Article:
Rutgers/DIMACS Theory
of Computing Seminar
Fall 2013
Place: CoRE 431
Time: Wednesdays 11:00 am --
12:00 Noon
Organizers: Swastik Kopparty and Shubhangi
Saraf
Directions
For those arriving by train to New Brunswick station, the best way
to get to the seminar room is by Rutgers bus. The directions are available by
clicking here.
For those driving in, the best strategy is to
pre-arrange to pick up a parking tag from one of the organizers upon arrival,
and park in lot 64. For directions to Lot 64, click on this link.
Links
·
The Rutgers discrete
math seminar.
·
Other Math and CS seminars at
Rutgers.
·
Theory of Computing seminars from previous
semesters.
Schedule
September 11 |
Aravindan Vijayaraghavan CMU |
Uniqueness of Tensor
Decompositions with Applications to Learning Latent Variable Models We give a robust version of the celebrated result
of Kruskal on the uniqueness of tensor
decompositions: we prove that given a tensor whose decomposition satisfies a
robust form of fairly general condition called the Kruskal's
rank condition, it is possible to recover the terms of the decomposition if
the tensor is known up to a sufficiently small (inverse polynomial) error. Kruskal's theorem has found many
applications in statistics, signal processing, data mining -- in machine
learning, it is used in proving the identifiability
of parameters for various latent variable models and mixture models such as
Hidden Markov models, mixtures of Gaussians etc. Our robust version
immediately implies identifiability using only polynomially many samples in many of these settings.
Given the importance of Kruskal's theorem in the
tensor literature, we expect that this robust version will have several
applications beyond the settings we explore in this work. Based on joint work with Aditya
Bhaskara and Moses Charikar |
September 18 |
Rotem Oshman Princeton University Tel Aviv University |
Tight Bounds for Set Disjointness in the Message-Passing Model In many distributed systems, the cost of
computation is dominated by the cost of communication between the machines
participating in the computation. Communication complexity is therefore a
very useful tool in understanding distributed computation, and communication
complexity lower bounds have been used extensively to obtain lower bounds on
various distributed problems. However, almost all applications of
communication complexity lower bounds in distributed computing use two-party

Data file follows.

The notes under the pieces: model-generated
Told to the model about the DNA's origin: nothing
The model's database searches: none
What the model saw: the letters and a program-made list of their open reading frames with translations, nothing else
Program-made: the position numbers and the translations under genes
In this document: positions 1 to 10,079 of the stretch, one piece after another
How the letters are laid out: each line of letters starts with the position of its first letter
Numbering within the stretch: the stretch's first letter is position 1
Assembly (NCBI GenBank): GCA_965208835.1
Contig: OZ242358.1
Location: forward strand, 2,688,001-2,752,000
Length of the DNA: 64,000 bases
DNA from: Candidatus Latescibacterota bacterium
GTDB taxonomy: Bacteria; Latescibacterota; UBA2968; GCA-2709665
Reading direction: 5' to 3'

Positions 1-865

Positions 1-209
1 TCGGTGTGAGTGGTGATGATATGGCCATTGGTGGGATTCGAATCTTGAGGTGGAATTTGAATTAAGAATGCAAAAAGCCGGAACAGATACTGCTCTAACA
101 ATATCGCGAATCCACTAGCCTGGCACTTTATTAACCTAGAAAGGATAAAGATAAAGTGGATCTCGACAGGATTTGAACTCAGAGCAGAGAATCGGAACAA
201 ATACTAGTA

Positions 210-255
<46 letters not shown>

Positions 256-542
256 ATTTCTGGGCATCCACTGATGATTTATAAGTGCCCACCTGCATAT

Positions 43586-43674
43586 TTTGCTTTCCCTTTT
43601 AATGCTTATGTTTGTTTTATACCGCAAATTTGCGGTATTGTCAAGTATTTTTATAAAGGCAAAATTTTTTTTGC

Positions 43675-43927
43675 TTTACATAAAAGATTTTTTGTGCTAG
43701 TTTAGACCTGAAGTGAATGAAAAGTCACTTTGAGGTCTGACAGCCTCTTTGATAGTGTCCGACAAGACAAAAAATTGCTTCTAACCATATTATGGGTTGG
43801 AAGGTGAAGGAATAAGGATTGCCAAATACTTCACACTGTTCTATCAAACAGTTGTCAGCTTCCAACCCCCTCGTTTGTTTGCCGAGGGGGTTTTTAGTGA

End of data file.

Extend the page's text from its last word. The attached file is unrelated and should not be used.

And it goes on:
lower bounds, despite the fact that distributed computation usually involves
many players. Unfortunately, there are interesting distributed problems that
it appears cannot be addressed using two-player lower bounds, because
reductions from two-player problems seem to lose the "hardness" of
the problem. With this motivation in mind, in this work we
study communication complexity in the multi-party message-passing model,
which has been extensively used in distributed computing and in secure
multi-party computation. In the message-passing model there are k players,
each with a private n-bit input, and the players communicate with each other
over private channels. We show a lower bound of Omega(n*k)
on the communication complexity of set disjointness
in the message-passing model. To obtain this bound we develop information
complexity tools for the model, prove a direct-sum theorem, and show that the
information complexity of computing a 1-bit AND with k players is Omega(k). This is joint work with Mark Braverman,
Faith Ellen, Toniann Pitassi
and Vinod Vaikuntanathan. |
September 25 |
Yevgeniy Dodis NYU |
Key Derivation Without Entropy
Waste We revisit the classical question of converting an
imperfect source X of min-entropy k into a usable m-bit cryptographic key for
some underlying application P. If P has security delta (against some class of
attackers) with a uniformly random m-bit key, we seek to design a key
derivation function (KDF) h that allows us to use R=h(X) as the key for P and
results in comparable security delta' close to delta. Seeded randomness
extractors provide a generic way to solve this problem provided that k > m
+ 2*log(1/delta), and this lower bound on k (called
"RT-bound") is known to be tight in general. Unfortunately, in many
situation the "waste" of 2*log(1/delta) bits of entropy is
significant, motivating the question of designing KDFs with less waste for
important special classes of sources X or applications P.I will discuss
several positive and negative results in this regard. The most surprising of them will be a positive